If you are tuned out of your own emotions, you will be bad at reading them in other people.
Emotion drives body language
Your success in life is based on your interactions with people.
The outcome of every interaction you will ever have with people in your life is based on your communication.
Even though we tend to focus on the words we say, research suggests, that verbal communication creates only 7% of the message. The rest 93% is non-verbal.
“Thank you!” can be a caring expression of gratitude as well as it can be a sarcastic attack — just raise your eyebrows, open your eyes a bit more, tuck your chin and exaggerate your voice tonality.
Same words. Different effect. Very different response.
What makes the difference?
Your non-verbal expression: body language, use of voice and eye contact.
All of these are driven by the EMOTION: by its expression or by your effort for its suppression.
Emotion drives body language.
Whether you are aware or not of what you feel when talking to someone, you communicate it in your subcommunication to the outside world.
Your emotional awareness determines the quality of your communication, levels of your success and fulfillment and ultimately, the quality of your life.
The effective communication is 20% what you know and 80% about how you feel about what you know
The emotion you feel naturally aligns all non-verbal communication. To see this in action, look at kids. Their emotional expression is pure and authentic. You can see if they feel anger. You can see if they feel shame too. And if they want to hide any of those — you see that again. You can tell from their bodies.
But as adults, we got better at hiding our emotions. In early childhood we learned that it is not always "safe to feel spontaneously".
In fact, some adults got so good at hiding their true feelings, that they had lost touch with what they truly feel.
They focus on words only and they wonder why they feel mechanical and eventually misunderstood.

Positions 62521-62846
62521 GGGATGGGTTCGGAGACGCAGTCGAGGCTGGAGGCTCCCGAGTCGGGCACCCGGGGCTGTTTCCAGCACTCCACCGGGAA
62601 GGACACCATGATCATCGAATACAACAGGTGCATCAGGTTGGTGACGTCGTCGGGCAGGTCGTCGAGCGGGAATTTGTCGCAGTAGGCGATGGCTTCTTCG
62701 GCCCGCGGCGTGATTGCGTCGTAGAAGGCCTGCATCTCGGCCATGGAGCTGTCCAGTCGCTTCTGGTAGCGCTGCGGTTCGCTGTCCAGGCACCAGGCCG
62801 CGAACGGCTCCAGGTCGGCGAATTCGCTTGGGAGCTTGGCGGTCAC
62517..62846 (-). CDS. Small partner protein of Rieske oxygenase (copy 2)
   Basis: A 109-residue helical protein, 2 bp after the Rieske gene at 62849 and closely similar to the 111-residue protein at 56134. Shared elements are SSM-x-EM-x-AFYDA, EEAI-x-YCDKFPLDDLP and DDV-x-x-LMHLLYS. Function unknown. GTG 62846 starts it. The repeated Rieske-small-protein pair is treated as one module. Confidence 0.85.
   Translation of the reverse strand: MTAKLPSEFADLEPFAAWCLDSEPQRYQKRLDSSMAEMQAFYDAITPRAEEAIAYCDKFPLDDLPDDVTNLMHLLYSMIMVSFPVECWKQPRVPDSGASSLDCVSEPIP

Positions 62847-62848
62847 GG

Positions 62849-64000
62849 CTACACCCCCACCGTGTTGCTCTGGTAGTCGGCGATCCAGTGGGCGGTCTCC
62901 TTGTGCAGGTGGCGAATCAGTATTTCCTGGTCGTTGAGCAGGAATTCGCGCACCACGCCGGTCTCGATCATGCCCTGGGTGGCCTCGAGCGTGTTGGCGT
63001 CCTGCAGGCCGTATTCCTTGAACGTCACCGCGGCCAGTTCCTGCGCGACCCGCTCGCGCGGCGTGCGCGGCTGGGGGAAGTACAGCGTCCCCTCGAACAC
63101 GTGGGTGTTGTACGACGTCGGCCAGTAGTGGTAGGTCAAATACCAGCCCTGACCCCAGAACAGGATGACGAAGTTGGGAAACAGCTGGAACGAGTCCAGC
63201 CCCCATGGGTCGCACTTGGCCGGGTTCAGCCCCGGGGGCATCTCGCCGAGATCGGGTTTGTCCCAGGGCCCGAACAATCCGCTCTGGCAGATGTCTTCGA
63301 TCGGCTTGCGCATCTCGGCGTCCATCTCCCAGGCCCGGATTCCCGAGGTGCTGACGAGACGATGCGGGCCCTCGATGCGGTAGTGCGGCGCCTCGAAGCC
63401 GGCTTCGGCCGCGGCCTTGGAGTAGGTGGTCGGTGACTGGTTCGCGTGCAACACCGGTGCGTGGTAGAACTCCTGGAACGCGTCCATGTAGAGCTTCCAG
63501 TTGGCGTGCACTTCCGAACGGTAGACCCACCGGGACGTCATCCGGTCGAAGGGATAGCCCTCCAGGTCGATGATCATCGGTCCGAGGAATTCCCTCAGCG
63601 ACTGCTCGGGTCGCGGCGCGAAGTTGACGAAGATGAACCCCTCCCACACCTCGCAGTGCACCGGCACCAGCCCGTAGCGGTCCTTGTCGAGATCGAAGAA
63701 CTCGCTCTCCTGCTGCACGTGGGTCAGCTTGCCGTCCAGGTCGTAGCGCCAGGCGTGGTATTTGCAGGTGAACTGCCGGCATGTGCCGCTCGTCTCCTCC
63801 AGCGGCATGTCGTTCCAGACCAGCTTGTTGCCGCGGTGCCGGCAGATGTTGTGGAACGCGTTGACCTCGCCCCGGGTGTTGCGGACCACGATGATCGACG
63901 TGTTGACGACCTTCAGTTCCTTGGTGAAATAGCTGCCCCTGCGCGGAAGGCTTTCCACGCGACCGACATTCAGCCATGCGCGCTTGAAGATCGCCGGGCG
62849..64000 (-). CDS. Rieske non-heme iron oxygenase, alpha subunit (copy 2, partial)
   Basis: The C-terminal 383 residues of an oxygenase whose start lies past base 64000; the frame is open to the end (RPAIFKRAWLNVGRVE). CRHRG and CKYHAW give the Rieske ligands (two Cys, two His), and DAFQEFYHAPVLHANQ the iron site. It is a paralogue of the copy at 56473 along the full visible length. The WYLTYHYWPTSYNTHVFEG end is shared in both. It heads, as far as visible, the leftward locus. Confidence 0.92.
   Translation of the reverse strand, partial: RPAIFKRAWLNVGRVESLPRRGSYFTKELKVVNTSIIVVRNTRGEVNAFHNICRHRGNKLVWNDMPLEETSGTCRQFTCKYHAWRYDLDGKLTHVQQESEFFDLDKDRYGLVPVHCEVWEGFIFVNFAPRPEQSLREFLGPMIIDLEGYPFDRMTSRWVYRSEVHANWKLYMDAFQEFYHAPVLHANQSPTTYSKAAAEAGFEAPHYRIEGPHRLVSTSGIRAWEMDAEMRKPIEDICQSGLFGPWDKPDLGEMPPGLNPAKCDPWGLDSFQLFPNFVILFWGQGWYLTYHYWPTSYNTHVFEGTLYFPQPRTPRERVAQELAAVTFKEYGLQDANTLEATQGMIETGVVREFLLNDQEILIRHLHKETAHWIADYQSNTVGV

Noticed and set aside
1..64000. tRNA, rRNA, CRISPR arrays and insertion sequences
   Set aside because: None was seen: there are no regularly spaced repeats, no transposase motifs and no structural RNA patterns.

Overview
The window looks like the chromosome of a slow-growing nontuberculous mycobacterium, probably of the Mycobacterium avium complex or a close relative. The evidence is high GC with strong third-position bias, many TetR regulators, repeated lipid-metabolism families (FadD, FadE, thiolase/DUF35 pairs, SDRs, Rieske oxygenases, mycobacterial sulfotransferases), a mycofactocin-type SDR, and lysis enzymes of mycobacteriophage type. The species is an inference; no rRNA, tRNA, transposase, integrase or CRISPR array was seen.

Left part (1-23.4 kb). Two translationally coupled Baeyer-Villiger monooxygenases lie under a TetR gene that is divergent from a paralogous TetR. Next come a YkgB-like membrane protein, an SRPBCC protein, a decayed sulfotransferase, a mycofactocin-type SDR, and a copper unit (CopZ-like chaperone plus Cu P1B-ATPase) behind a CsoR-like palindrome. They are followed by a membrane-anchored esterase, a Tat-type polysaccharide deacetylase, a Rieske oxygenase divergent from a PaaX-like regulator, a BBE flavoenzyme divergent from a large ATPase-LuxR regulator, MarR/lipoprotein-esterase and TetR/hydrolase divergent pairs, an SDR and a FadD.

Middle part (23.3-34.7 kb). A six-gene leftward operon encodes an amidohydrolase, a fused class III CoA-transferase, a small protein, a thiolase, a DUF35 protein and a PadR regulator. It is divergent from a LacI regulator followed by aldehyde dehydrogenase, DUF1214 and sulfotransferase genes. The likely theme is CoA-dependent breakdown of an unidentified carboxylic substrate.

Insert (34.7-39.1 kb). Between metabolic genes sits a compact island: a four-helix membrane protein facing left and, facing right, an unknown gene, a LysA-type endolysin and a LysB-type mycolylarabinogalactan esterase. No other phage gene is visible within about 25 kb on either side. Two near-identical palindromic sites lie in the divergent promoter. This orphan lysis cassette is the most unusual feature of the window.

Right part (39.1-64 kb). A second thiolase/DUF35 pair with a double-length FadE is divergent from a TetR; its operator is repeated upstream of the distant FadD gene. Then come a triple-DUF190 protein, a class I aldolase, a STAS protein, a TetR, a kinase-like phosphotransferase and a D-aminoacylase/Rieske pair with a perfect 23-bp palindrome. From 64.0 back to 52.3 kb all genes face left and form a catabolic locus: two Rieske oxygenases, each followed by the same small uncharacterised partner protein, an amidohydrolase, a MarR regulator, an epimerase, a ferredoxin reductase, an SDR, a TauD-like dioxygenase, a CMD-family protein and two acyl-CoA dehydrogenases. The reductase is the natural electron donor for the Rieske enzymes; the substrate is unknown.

CEOs are hired for their intellect and business expertise — and fired for a lack of emotional intelligence
Emotional Intelligence, as defined by Daniel Goleman — recognized author of the world bestseller on EI, is the ability to recognize, understand and manage the emotions within us and influence the emotions of others.
Emotional Intelligence allows you to understand what is truly happening inside you and communicate it clearly. It allows you to manage your state as well to adjust your communication to those around you. Once you see yourself more clearly, you can see the world more clearly too.
What is the real-world example?
Imagine you are supposed to talk about your work promotion with your boss, who you do not like.
You believe that you will hide the frustration you feel towards your work from him and being nice will help you to get it done.
In fact, you have suppressed that frustration so hard, that you made yourself believe you have never even felt it (repression).
Despite doing your best during the interview, your boss will have a gut feeling of some kind of resistance from you, based on your body language and overall perception of you.
As a result, you will not get the promotion and your frustration will rise further.
Emotional Intelligence starts with Emotional Literacy
Emotional Intelligence begins with emotional literacy.
You need to know what you feel so you can work with it and communicate it appropriately.
The reason why people do not want to feel their emotions is their aversion to the emotional tension that emerges in their body at the limits of their comfort zone.
Every emotion is nothing but an energetic/neural charge in your body. You can work constructively with every single one of them.
More clarity and honesty in relationships with customers, bosses, colleagues.
More joy and intimacy in romantic relationships.
More spontaneity in interactions with others.
More authenticity in self-expression in everyday life.
More integrity in communication.
Improved leadership skills.
Better team coordination.
A higher level of fulfillment.
Warren G. Bennis, widely regarded as a pioneer of the contemporary field of Leadership studies, puts it simply:
“Emotional Intelligence, more than any other factor, more than IQ or expertise, accounts for 85% to 90% of success at work. IQ is a threshold competence. You need it, but it doesn’t make you a star. Emotional Intelligence can.”